woman who, under the tutelage of her ruthless
Aunt (Lisa Gastoni), defines greed at it’s
merciless. Yet her life is about to radically
change. On an exploration of one of her family’s
properties that is about to be torn down, she
discovers a secret room her late mother used to
spend time in thirty years ago. Soon after she
has an odd encounter with a seemingly mercenary
young girl (the appealing and affecting Camille
Dugay Comencini). These two incidents and what
follows them will change Irene in deeply spiritual
ways. Sacred Heart is about that transformation.
work by Ferzan Ozpetek (Facing Windows,
His Secret Life) is a deeply contemplative
and commendable one whose heart is in the right
place. And while I appreciated a lot of this haunting
and intriguing film, it left me wanting more.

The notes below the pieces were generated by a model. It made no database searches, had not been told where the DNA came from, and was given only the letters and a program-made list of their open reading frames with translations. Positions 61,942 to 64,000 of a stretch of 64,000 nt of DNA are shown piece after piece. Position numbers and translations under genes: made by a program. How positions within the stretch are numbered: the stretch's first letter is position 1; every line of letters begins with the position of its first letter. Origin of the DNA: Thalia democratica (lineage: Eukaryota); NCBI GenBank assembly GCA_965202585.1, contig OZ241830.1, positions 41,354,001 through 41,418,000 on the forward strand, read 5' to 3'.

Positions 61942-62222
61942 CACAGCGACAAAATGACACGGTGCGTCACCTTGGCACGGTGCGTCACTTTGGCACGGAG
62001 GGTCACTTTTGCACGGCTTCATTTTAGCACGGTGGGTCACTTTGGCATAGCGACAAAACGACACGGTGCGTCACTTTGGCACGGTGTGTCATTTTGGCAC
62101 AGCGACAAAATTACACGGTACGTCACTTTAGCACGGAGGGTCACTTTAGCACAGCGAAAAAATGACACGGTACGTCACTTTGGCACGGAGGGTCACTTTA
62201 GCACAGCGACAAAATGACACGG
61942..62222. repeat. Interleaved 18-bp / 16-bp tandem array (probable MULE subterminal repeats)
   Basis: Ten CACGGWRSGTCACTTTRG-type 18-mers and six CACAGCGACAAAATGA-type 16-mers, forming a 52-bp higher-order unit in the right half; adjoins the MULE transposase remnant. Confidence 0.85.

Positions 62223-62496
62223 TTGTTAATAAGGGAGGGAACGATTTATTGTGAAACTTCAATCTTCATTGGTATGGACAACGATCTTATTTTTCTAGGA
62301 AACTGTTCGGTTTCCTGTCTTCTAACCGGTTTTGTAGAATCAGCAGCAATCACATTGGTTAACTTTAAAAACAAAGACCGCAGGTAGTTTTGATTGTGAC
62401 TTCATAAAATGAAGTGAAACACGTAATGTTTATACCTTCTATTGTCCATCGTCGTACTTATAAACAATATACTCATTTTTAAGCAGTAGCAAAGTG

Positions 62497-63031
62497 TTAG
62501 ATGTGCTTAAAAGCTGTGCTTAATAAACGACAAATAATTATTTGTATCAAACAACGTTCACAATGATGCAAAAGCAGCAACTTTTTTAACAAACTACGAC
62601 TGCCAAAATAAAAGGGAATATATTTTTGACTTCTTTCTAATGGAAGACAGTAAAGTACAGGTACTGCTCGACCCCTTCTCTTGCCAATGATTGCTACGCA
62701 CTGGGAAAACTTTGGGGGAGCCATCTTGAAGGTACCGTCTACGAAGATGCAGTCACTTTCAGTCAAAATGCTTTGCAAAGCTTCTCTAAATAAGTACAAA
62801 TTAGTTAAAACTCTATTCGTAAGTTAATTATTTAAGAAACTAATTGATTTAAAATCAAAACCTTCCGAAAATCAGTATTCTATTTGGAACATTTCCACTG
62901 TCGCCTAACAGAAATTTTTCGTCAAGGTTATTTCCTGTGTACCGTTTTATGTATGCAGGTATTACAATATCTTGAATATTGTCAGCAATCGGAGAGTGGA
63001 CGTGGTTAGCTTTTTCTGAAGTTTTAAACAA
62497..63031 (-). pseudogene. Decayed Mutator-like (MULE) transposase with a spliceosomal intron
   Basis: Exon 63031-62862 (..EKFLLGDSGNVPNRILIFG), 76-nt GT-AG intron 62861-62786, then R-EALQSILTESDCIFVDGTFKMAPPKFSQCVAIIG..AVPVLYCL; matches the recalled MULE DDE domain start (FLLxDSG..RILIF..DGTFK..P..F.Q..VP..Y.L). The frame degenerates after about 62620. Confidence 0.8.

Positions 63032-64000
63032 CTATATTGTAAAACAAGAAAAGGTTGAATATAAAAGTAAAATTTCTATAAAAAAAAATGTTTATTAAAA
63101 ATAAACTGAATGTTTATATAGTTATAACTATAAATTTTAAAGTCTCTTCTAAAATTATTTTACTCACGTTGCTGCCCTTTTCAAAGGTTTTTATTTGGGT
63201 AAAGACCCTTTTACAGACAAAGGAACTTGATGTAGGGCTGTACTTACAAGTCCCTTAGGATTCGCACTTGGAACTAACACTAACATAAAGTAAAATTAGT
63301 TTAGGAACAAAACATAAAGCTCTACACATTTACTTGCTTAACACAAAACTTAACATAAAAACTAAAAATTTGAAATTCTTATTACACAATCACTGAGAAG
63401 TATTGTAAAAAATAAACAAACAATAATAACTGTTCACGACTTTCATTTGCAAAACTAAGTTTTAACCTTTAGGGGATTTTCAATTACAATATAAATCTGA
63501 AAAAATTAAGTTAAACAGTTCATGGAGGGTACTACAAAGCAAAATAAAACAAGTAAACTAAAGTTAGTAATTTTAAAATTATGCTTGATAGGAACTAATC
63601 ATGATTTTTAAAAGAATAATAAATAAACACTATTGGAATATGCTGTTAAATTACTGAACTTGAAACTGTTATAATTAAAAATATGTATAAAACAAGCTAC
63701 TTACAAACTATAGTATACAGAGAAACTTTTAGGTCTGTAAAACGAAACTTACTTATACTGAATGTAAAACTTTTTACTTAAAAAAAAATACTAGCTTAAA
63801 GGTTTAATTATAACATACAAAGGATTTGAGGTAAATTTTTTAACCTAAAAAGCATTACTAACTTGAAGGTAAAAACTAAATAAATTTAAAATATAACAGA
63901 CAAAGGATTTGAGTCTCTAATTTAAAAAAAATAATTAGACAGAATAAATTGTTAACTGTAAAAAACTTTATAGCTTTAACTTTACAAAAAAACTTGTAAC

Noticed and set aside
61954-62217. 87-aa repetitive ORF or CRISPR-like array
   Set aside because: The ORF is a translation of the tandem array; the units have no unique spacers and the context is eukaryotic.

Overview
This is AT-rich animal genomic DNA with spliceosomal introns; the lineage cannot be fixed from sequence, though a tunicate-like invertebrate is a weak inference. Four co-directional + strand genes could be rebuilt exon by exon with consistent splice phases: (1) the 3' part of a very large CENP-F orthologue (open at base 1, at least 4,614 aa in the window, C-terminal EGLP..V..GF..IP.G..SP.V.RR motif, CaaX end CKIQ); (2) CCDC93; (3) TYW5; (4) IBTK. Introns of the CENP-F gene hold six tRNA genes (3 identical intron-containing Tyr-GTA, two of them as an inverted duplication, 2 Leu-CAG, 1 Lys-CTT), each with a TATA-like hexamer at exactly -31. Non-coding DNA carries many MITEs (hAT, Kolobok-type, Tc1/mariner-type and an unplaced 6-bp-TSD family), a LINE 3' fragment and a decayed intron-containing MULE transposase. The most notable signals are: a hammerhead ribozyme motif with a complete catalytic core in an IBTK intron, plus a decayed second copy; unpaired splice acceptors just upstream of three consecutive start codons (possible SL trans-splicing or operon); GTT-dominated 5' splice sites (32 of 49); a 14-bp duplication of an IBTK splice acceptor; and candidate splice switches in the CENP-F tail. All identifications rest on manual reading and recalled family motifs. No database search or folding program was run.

delivers a subtle yet potent performance as a
woman whose soul is at a crossroads, and she keeps
viewers enthralled throughout.
lovely notions of how we need to be more benevolent
and selfless are honorable but Irene’s metamorphosis
is not wholly explored and some of the plot felt
too contrived. The filmmaker has done better work
in the past.
Kim Rossi Stuart’s
Anche Libero Va Bene (Along the Ridge)
Stuart is a bit of a wonder. He’s one of
the finest actors currently gracing the celluloid
screens in Italy, etching a richly nuanced portrayal
of a misguided, morally paradoxic criminal in
also proven, in his maiden effort as director,
to be quite an assured and promising talent in
front of the camera.
Kim Rossi Stuart